In an April 22 letter, Thomas Jefferson penned the following, expressing the opinion that the that the divisive nature of the “Missouri Compromise” would eventually destroy the Union:
”…but this momentous question, like a fire bell in the night, awakened and filled me with terror. I considered it at once as the knell of the Union. it is hushed indeed for the moment. but this is a reprieve only, not a final sentence. A geographical line, coinciding with a marked principle, moral and political, once conceived and held up to the angry passions of men, will never be obliterated; and every new irritation will mark it deeper and deeper.”
This same sentiment was echoed in Lincoln’s famous “House Divided” speech, delivered to the Republican Convention.
Today, several of the more militant members of our society are calling for secession, not unlike the Southern States did in the late 1850′s. The dissatisfaction with the present electoral process, and the demonstrated flaws in accurate balloting, have given these dissolutionists a place to stand. This is a very dangerous time.
Rebellion is not necessary. Adherence to our rule of law IS. Our Constitution made provision for proportional government. To allow for efficient and effective government as the Nation grew, apportionment was of the most primary importance when the Articles of Amendment, what we, today, call “The Bill of Rights”, were finally consolidated and proposed to the then States by our first assembly of Congress under the newly ratified Constitution. I say “most primary importance”, because apportionment was, indeed, the subject of “Article the First”.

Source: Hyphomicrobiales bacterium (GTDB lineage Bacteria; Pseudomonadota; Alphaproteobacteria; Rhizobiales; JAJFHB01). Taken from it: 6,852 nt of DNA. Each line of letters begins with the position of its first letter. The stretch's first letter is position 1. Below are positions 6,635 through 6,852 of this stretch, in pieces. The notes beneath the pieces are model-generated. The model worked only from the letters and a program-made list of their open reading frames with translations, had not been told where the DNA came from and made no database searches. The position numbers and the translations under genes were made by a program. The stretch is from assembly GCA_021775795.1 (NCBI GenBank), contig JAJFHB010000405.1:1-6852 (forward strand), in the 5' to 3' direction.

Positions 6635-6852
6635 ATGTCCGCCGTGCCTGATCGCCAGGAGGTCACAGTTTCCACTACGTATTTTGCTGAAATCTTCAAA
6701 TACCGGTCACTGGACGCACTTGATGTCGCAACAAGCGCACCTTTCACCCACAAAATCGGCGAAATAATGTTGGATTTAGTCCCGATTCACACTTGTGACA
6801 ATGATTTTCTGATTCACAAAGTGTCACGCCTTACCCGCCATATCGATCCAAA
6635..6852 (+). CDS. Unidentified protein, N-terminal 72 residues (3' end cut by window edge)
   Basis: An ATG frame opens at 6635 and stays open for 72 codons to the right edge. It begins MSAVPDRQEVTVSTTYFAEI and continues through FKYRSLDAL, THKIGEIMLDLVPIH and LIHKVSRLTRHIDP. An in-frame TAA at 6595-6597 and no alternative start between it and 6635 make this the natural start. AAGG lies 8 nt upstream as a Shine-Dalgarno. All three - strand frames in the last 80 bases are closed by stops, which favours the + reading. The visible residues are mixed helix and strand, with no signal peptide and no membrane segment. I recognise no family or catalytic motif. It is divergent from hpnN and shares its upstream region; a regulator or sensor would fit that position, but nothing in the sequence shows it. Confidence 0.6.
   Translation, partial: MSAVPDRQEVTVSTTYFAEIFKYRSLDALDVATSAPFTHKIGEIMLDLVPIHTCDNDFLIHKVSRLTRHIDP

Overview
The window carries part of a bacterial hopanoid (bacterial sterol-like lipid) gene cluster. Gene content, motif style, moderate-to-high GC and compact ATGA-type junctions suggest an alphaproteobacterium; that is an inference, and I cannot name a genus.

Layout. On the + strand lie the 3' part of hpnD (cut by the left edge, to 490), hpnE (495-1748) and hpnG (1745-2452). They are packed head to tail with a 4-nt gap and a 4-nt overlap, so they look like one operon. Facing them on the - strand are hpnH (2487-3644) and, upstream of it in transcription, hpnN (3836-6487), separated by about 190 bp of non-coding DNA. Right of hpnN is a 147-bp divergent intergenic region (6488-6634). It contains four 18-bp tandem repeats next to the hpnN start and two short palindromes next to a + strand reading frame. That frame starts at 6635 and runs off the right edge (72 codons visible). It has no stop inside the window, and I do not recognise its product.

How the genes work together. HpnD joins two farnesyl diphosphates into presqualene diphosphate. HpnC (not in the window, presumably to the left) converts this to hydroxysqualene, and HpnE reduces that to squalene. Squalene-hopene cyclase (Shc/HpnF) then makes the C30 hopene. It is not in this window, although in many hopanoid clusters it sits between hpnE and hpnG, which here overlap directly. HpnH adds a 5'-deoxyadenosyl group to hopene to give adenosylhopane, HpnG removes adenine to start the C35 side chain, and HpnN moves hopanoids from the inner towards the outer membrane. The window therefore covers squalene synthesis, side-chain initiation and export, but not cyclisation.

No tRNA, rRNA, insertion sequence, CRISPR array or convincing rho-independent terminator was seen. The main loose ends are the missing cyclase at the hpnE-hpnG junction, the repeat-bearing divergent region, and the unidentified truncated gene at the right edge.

As it happens, although no one knew until the Fall of 2011 – or, at least, no one publically acknowledged – that Article the First, long believed to have failed ratification, was, as a matter of historical fact, PASSED INTO LAW when Kentucky, the fifteenth State of the Union, adopted it when assenting to the “Articles of Amendment”, as one of the first acts of the Kentucky Legislature. This means it has been the law of the land since 1792, if not earlier.
Even our first President under the Constitution, George Washington, felt apportionment was so important an issue that his first act in reviewing the proposed Constitution in it’s engrossed form was to change the originally proposed 40,000 persons per district to 30,000 – this to insure that little Delaware received at least a minimal representation “in Congress Assembled.” Indeed, if one views the actual document carefully, it is clear where the “40,000″ was scratched off the vellum, and re-inked as “30,000″.